Unless one flag unites the entire world, and is then left open to the change for future species and ideologies, they will always represent separation of the world as a whole, whether there is unity or not under the situation of the flag. To design a flag is not always a sign of segregation though, with the clear capacity for unity of great causes from its followers. But is it necessary? Do we have to work alongside this ideology as to break it? Or do we passively state our disapproval of any represented group or ideology based along the critical line of humanity self-segregation? But is it not until the last person on the earth joins, and the flagpole remains empty, we will have real unity?
Only once everyone who flies under a flag’s symbol succumbs to a complete state of realization of communication for the purposes of equality, self-sustainability and creativity, will we see all flags demolished as a statement of complete unification tearing history to shreds.
So we place ourselves in the dilemma: to create for the hope of our goals or to stay static in fear of contradiction to our goals.
The flag of the Communist Gallery
This flag was devised in the King’s Tun pub in Kingston-upon-Thames on 9th April 2011 by a group of artists engaged on a collective project known as the Communist or Commonist Gallery (both names are used depending upon the context). The participants were keen to take on problematic of communist imagery and ideology – its association with totalitarianism and dictatorship – and provoke discussion on communal territory both within and outside of the arts. Discussion turned to a flag that could be flown over the gallery, this would naturally be The Red Flag but with what insignia?
All the ‘traditional’ communist symbols were mulled over and rejected by one or more of those involved, and the solid red flag was judged equally impossible owing to its universality. The solution that presented itself was to remove the symbol entirely and radically – to cut it out. The flag of the Communist Gallery is therefore a red flag with a circular hole in the centre, an echo of the flag flown by anti-government protesters during the Romanian revolution of 1989 where the populous cut the symbol of the regime out of the centre of their flags.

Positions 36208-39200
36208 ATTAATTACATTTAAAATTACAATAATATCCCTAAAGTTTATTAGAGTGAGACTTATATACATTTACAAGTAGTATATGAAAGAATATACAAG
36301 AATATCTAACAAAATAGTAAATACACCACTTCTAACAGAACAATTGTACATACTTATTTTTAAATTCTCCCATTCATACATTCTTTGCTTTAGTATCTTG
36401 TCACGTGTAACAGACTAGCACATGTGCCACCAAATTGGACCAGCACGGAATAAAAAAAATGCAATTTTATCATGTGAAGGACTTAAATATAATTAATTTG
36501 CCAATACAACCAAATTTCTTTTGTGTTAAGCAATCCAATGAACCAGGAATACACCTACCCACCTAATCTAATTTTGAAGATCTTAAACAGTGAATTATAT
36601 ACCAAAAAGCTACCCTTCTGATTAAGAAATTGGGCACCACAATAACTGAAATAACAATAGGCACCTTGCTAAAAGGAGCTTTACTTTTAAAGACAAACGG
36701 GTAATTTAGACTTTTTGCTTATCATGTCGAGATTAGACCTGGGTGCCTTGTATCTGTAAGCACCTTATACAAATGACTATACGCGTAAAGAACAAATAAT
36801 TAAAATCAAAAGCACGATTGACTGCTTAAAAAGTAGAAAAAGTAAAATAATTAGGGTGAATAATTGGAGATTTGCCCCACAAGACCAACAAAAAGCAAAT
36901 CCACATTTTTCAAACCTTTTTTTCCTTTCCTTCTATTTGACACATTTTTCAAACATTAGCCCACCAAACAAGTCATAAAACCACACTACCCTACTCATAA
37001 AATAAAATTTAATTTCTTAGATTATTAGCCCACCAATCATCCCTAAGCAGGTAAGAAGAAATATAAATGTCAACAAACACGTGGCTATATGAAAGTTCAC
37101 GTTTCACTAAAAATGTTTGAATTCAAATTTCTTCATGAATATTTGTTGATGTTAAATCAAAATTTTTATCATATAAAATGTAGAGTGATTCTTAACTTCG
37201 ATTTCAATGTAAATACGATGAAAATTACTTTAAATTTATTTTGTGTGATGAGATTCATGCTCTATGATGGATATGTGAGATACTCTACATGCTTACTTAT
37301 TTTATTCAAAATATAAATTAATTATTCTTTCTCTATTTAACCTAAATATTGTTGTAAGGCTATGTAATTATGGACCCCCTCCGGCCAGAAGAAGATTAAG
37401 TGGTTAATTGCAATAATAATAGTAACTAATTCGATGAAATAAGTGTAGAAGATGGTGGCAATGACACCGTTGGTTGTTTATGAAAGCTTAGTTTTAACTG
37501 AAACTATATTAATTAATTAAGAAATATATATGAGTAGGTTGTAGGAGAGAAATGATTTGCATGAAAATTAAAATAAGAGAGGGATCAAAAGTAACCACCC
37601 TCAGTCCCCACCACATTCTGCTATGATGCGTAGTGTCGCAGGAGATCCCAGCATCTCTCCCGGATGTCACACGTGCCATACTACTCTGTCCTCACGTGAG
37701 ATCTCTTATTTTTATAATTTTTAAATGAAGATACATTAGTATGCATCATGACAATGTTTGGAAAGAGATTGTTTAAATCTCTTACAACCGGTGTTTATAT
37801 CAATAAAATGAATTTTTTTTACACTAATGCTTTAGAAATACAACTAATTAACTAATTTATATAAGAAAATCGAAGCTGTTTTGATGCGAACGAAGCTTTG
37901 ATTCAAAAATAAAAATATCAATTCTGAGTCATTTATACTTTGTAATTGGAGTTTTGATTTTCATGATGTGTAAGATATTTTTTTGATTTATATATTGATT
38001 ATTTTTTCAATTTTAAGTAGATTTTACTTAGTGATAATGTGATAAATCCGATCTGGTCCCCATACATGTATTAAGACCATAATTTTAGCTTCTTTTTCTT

This was originally a pragmatic gesture of refusal and negation but it was appropriated by the Communist Gallery as a deliberate gesture – to create a space in the centre of communism where there is the expectation of ideological dogmatism.
Helping me out out on this iteration of the Temporary Autonomous Zone will be Henry Bradley, a Fine Art student from Wimbledon. Look out for him in the space at the Construction Gallery and posting on the blog.
Since I originally undertook this project in 2010 the political landscape around the concept of temporary autonomous zones has altered considerably, with actions across the Middle East proving that the continuous occupation of public space even in the face of hostility and violence can have a powerful effect. The way this has been taken on globally by the Occupy movement which, however you view it, has had a considerable impact on how we perceive the public spaces of our cities and discourses around who is allowed to control them and to what ends – sometimes the refusal to move is the most powerful action that we can undertake.
Therefore when the Construction Gallery asked me to revisit the Temporary Autonomous Zone for their ‘pop up’ gallery (whatever that might mean) I thought that it would be a good idea to do so.
This discussion will happen both on this blog and through the Construction Gallery’s space in Tooting, with the same aim as the previous incarnation in North London – to design a flag to be flown from the building for the duration of the project.
As an introduction to the project and the ideas behind it click on the tabs at the top of the page or select the General Ideas filter in the Categories sidebar.
The Market Estate Temporary Autonomous Zone is over.
Thanks to the Market Estate Team and Denisa Sengerova who sewed the flag
The Market Estate Temporary Autonomous Zone was declared today (1st March 2010) and will run until Sunday (7th March 2010)